On December 1, 2015, the Federal Rules of Civil Procedure were amended, affecting numerous aspects of civil litigation, particularly in the area of electronic discovery. As it relates to discovery and electronic discovery, the “new” rules of proportionality are encompassed, in part, by Rule 26(b)(1).
The New Rule: 26(b)(1) Discovery Scope and Limits. (1) Scope in General. Unless otherwise limited by court order, the scope of discovery is as follows: Parties may obtain discovery regarding any non-privileged matter that is relevant to any party’s claim or defense and proportional to the needs of the case, considering the importance of the issues at stake in the action, the amount in controversy, the parties’ relative access to relevant information, the parties’ resources, the importance of the discovery in resolving the issues, and whether the burden or expense of the proposed discovery outweighs its likely benefit. Information within this scope of discovery need not be admissible in evidence to be discoverable.
The Changes: The underlined language was added and the language removed included the oft- quoted and improperly utilized “relevant information need not be admissible at the trial if the discovery appears reasonably calculated to lead to the discovery of admissible evidence.” Also removed is the language authorizing the court, “for good cause, to order discovery of any matter relevant to the subject matter involved in the action.” Information is discoverable under the revised Rule 26(b)(1) if it is relevant to any party’s claim or defense and is proportional to the needs of the case. Proportionality has moved “up” from its previous location at Rule 26(b)(2)(C)(iii). Perhaps this was as always intended but not necessarily as used by attorneys or applied by the courts. The rule provides a set of factors that will guide discovery arguments and guide the court in assessing those arguments. The change also reinforces the Rule 26(g) obligation to consider these same factors in making discovery requests, responses, and objections.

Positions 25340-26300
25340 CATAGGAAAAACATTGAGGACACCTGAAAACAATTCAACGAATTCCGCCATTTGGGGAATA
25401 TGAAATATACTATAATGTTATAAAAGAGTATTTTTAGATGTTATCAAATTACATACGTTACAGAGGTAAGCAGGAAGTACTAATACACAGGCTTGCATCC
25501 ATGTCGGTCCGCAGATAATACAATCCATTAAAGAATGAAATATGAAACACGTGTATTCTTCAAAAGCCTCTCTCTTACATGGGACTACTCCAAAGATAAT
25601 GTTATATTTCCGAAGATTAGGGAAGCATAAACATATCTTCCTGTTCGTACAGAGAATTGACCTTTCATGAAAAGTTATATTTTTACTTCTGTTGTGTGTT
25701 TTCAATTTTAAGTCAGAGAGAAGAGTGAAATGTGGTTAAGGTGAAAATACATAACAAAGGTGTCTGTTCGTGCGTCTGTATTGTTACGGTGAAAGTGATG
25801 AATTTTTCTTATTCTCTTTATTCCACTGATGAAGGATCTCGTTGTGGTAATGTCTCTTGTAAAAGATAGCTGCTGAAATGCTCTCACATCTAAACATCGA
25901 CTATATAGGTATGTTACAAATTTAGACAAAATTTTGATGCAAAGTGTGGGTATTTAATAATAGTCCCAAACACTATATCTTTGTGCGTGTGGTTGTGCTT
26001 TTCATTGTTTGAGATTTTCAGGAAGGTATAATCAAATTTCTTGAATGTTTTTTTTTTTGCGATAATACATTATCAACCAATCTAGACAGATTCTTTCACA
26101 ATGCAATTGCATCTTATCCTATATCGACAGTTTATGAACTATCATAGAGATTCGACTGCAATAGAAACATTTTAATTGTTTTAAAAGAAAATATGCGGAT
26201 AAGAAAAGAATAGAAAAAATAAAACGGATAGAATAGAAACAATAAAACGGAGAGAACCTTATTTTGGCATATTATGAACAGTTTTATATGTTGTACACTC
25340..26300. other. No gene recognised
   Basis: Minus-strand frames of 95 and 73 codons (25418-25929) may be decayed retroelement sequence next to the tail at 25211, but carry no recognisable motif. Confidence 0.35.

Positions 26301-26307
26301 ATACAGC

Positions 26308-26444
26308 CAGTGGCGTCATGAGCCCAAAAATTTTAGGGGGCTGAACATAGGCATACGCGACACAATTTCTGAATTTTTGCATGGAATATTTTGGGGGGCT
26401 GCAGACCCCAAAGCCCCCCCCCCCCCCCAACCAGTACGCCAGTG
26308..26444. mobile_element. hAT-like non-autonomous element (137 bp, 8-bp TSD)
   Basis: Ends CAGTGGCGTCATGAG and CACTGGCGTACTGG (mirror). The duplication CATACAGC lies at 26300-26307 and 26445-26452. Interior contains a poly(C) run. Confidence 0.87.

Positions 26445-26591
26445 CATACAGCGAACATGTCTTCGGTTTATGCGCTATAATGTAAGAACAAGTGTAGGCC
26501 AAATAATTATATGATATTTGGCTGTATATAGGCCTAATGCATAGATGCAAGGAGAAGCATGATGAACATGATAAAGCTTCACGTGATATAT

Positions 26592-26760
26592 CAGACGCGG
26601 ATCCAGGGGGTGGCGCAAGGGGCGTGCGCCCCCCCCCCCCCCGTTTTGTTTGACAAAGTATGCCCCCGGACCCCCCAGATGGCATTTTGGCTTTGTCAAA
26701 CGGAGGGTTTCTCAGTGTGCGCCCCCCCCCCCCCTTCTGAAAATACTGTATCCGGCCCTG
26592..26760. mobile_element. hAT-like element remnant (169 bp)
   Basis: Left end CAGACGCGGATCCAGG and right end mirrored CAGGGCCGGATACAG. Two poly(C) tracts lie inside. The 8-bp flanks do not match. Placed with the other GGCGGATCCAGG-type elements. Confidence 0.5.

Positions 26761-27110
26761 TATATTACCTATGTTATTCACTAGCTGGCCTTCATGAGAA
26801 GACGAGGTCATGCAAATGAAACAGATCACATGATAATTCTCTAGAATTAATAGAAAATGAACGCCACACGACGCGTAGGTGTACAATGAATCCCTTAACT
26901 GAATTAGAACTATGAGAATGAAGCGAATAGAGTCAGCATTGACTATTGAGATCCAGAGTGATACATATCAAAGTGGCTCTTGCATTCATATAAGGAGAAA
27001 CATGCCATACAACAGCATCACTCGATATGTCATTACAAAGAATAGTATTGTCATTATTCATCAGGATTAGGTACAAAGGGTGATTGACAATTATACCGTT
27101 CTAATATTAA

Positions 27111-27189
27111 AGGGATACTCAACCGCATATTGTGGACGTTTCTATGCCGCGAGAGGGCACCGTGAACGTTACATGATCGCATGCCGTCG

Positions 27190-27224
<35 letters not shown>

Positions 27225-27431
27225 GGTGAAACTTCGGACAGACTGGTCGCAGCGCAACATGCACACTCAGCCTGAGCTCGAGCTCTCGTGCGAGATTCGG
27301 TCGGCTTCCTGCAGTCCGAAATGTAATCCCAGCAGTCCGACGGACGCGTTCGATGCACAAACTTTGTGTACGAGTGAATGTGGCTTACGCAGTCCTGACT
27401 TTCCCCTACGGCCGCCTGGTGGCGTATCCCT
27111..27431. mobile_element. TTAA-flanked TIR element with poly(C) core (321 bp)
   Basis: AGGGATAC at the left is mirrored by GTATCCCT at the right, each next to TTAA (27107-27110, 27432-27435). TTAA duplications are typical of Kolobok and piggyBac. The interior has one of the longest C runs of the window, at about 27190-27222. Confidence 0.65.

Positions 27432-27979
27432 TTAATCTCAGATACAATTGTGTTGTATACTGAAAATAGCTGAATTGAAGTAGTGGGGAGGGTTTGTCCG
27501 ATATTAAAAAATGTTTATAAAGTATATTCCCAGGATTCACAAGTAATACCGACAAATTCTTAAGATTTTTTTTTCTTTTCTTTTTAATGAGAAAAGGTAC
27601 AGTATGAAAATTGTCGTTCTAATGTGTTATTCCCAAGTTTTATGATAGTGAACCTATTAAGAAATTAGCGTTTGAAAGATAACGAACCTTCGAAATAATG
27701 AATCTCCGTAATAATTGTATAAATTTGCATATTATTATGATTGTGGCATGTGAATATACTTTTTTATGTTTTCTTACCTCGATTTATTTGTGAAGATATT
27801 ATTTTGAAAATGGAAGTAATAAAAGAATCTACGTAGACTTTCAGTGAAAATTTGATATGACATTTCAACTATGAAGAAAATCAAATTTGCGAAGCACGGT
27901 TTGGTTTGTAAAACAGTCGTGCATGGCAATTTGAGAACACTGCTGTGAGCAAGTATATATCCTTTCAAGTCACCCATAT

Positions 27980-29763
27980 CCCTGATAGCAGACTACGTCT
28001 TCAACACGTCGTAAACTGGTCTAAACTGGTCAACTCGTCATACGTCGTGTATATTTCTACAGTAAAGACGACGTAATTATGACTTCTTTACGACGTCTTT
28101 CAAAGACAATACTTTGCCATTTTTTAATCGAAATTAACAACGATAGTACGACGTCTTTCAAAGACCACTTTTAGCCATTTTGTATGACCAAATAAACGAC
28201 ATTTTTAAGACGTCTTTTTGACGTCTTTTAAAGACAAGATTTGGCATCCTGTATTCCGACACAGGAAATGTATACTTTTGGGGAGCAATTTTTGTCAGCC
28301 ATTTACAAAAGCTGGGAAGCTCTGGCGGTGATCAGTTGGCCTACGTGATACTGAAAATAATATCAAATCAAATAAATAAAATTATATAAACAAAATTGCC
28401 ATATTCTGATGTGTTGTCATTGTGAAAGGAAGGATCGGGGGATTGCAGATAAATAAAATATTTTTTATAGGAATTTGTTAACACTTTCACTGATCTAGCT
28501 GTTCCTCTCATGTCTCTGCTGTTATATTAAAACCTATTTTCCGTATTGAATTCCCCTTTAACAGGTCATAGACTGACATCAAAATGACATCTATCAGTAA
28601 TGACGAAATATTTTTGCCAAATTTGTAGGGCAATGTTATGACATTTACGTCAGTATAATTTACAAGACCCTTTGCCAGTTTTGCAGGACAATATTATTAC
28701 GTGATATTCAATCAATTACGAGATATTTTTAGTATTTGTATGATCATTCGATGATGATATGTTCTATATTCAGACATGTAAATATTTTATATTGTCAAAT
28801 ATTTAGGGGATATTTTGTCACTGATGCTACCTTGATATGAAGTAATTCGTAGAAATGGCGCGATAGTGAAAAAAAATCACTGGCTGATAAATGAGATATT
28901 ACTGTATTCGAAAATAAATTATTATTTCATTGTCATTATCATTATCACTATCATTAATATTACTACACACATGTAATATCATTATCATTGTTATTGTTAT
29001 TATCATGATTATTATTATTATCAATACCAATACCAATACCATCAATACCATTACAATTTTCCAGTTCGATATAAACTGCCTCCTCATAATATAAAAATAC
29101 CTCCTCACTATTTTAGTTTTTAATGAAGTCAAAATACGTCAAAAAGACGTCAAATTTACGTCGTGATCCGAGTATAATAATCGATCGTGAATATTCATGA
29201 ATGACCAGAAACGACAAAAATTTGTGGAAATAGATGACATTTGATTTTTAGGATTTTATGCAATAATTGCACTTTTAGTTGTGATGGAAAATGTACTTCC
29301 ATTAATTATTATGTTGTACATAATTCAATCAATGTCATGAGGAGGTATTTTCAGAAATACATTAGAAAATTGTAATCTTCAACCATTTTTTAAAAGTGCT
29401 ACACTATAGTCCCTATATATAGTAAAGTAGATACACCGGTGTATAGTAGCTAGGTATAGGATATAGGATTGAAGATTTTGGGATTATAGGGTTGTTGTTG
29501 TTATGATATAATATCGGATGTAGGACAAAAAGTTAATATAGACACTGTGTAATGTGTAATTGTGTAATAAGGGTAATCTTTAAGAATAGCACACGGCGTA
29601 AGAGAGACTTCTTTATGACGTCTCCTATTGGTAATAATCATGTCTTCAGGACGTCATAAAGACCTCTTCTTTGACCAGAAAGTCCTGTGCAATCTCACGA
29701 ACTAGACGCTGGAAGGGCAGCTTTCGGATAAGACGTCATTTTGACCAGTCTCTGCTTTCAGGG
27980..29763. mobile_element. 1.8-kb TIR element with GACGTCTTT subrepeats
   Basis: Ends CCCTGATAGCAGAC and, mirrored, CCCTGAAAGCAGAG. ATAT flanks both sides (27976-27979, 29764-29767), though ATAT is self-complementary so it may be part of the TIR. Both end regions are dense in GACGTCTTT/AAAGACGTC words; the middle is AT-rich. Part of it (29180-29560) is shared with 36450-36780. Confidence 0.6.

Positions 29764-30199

The new handbook for attorneys consists of reading the rules and the Advisory Committee Notes and following the new case law that develops in this area. For discussion on this subject and proposed proportionality matrix to guide the attorney’s objections and arguments, see Hon. Elizabeth D. Laporte and Jonathan M. Redgrave, A Practical Guide to Achieving Proportionality Under New Federal Rule of Civil Procedure 26, 9 Fed. Cts. L. Rev. 20, 67 (Fall 2015).
When facing federal litigation, your case will involve electronically stored information. Strassburger McKenna Gutnick & Gefksy has teamed with Kroll Ontrack as their preferred eDiscovery vendor. SMGG leverages Kroll Ontrack’s portfolio of eDiscovery solutions and consultative expertise to provide clients with innovative technologies and best-in-class data security practices. Call the litigation attorneys of Strassburger McKenna Gutnick & Gefsky to assist you with your federal litigation needs. Gretchen Moore and Harry Kunselman co-chair Strassburger McKenna Gutnick & Gefsky’s Litigation Practice Group. Gretchen Moore chairs the firm’s eDiscovery Committee. She can be reached at firstname.lastname@example.org or 412-281-5423.